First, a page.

So, just how do they figure it would be cheaper to close Drake? Well, the Union of Concerned Scientists’ report never actually discloses the specific calculations for any plant on its “ripe for retirement” list – which is odd for an organization that tries to trade on an aura of scientific precision, evidence and integrity. Instead, it references a wide range of assumptions that are factored into the presumed “cost” of running the coal-fired plants.
Among them are, “… the cost of complying with existing and pending pollution standards, and whether a price is placed on carbon dioxide.” Meaning, of course, that potential policies like a much-debated, but as-yet unrealized “carbon tax”—penalizing ratepayers who rely on fossil fuel—is a given by the lights of the “Ripe for Retirement” report even though it may never make it through Congress. Another factor: “…With additional policy support such as tax incentives, considerably more wind and solar energy facilities could compete with existing coal plants…” Translation: Renewable energy can be as cheap as coal—if the nation’s taxpayers are forced to make up the difference with generous subsidies.
So it goes throughout the study. All sorts of costs are imputed to coal, and assorted efficiencies attributed to solar and wind power, and all it takes to make the often-tenuous connections seem plausible is to believe hard enough, as does the Union of Concerned Scientists and, well, Peter Pan.
If that sounds like a stretch—maybe even an earnest effort to torture the facts in order to reach a pre-determined, politically driven conclusion—then understand that the Union of Concerned Scientists has spent decades honing politics into a science.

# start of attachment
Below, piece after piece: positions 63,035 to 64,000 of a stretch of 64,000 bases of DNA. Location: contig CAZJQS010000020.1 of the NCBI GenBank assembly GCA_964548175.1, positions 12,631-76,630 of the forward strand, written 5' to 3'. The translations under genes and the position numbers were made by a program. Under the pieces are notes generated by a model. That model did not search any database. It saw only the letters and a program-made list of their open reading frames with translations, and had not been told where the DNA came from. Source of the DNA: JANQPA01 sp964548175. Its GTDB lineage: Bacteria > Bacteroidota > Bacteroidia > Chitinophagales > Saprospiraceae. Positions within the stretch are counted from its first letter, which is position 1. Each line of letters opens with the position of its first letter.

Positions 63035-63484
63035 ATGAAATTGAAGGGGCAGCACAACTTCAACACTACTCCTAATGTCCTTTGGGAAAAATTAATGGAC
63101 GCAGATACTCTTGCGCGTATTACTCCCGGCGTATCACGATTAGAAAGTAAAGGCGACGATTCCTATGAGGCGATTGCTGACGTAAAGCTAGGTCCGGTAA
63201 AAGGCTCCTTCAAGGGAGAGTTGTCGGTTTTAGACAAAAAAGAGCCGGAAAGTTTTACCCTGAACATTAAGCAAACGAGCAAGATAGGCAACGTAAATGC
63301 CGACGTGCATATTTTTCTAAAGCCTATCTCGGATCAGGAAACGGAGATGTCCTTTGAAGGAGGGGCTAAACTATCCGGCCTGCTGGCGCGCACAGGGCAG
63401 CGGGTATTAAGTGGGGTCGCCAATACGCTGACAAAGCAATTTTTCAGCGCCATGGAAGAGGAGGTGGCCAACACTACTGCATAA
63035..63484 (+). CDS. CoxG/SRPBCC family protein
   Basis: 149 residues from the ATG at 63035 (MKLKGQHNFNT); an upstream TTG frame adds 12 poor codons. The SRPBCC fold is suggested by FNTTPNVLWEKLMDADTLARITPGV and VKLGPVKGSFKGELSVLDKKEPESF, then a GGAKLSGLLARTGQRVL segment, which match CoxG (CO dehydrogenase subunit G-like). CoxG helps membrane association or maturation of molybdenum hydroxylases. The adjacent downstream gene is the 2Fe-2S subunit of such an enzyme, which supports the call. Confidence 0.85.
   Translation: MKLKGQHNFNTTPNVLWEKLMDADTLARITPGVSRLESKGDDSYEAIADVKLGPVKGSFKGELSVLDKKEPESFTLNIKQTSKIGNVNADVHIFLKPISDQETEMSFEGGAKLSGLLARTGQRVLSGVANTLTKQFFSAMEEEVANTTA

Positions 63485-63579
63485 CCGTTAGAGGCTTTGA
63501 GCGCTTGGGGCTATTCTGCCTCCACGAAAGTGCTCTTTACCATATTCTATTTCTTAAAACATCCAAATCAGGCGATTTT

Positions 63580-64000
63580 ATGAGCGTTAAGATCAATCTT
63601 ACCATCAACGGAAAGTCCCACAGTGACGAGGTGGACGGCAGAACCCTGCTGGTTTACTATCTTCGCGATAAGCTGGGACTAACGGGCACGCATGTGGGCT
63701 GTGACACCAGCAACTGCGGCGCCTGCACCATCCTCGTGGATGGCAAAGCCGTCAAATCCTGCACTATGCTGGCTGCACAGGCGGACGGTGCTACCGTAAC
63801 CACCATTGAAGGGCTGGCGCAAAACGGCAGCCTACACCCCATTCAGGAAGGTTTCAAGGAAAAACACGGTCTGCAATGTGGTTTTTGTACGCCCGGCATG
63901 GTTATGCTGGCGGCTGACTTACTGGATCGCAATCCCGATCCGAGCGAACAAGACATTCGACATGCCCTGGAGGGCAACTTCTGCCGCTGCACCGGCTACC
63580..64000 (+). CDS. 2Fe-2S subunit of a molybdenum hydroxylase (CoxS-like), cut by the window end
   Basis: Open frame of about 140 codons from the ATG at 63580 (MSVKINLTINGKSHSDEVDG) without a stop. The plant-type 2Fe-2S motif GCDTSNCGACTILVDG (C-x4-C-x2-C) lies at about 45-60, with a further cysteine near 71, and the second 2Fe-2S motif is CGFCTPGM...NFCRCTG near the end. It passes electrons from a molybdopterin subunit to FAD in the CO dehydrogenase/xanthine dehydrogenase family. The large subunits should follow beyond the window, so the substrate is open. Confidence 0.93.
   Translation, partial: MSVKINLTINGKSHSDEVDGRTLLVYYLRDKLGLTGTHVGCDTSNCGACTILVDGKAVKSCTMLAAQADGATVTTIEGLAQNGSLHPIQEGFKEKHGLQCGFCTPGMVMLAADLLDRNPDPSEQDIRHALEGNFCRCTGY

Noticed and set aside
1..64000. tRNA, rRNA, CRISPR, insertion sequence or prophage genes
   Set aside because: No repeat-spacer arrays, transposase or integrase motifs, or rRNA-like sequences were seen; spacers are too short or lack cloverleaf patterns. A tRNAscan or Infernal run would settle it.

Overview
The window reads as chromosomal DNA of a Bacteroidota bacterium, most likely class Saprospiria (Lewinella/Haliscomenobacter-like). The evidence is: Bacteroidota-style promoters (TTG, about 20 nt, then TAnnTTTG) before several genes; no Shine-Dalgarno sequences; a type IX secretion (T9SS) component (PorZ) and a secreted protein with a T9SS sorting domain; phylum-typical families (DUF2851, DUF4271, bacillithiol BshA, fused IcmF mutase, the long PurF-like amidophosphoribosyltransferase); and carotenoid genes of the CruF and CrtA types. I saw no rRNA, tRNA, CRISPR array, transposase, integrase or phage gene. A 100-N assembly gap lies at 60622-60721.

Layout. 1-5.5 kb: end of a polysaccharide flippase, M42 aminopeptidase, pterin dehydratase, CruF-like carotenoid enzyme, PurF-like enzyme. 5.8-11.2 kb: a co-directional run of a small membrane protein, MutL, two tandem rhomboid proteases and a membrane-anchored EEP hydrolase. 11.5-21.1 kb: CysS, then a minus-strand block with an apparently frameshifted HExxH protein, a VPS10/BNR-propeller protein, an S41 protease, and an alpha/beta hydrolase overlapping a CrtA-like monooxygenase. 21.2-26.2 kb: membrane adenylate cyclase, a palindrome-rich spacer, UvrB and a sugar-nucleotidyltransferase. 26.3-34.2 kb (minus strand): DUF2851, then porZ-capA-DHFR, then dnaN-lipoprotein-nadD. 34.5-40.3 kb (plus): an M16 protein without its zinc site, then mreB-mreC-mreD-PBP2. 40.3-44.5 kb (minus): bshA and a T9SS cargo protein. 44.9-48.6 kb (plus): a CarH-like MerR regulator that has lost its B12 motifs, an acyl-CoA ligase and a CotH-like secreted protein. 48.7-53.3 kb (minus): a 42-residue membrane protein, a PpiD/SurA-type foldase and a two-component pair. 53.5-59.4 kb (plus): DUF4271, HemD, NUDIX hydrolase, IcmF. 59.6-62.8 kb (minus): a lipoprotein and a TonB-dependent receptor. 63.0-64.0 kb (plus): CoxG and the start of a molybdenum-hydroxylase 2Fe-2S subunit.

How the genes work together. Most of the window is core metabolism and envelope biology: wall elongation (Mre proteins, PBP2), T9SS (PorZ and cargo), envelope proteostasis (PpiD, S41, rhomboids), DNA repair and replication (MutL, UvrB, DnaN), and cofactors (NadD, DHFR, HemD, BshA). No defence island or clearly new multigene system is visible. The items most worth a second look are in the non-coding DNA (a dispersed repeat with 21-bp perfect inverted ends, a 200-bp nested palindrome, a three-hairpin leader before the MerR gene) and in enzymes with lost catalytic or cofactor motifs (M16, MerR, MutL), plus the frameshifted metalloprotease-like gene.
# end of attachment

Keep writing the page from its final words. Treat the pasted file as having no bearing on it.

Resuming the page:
Yes, many of its members are distinguished men and women of science in their own right, but it’s important for the media and the rest of the public to remember that these scientists are also human beings with their own political biases, just like the rest of us. And the agenda of the Union of Concerned Scientists is all about its members’ politics’, not their science. As we are reminded by the watchdog ActivistCash.com, this is the group of “scientists” that has aligned itself over the decades with decidedly left-of-center causes ranging from nuclear disarmament to opposing U.S. military involvement in Iraq. Certainly, viewpoints worthy of debate—but hardly matters for science to take up.
Meanwhile, note the new twist here in the environmental movement’s evolving efforts to play to Middle American sensibilities: This study doesn’t try to harp on climate change or vague threats to public health. Particularly in a community like Colorado Springs, talk of climate change is likely to be greeted with a snicker, and worries about air pollution—given the Pikes Peak region’s comparatively pristine skies—would be met with a shrug. And the publicity mill peddling this study knows that. So instead, they attempt to appeal to the public’s presumed fiscal conservatism. You have to give the group credit; it’s a clever approach.
You have to give the Union of Concerned Scientists a hat tip in another respect, too. However, ginned-up its arguments, loopy its agenda and just plain unscientific its “science” may be, it nonetheless has gone far in its 40-plus years—on sheer hype. While that may not count for much in the world of bona fide science, in politics, it just may be the most potent renewable resource of all.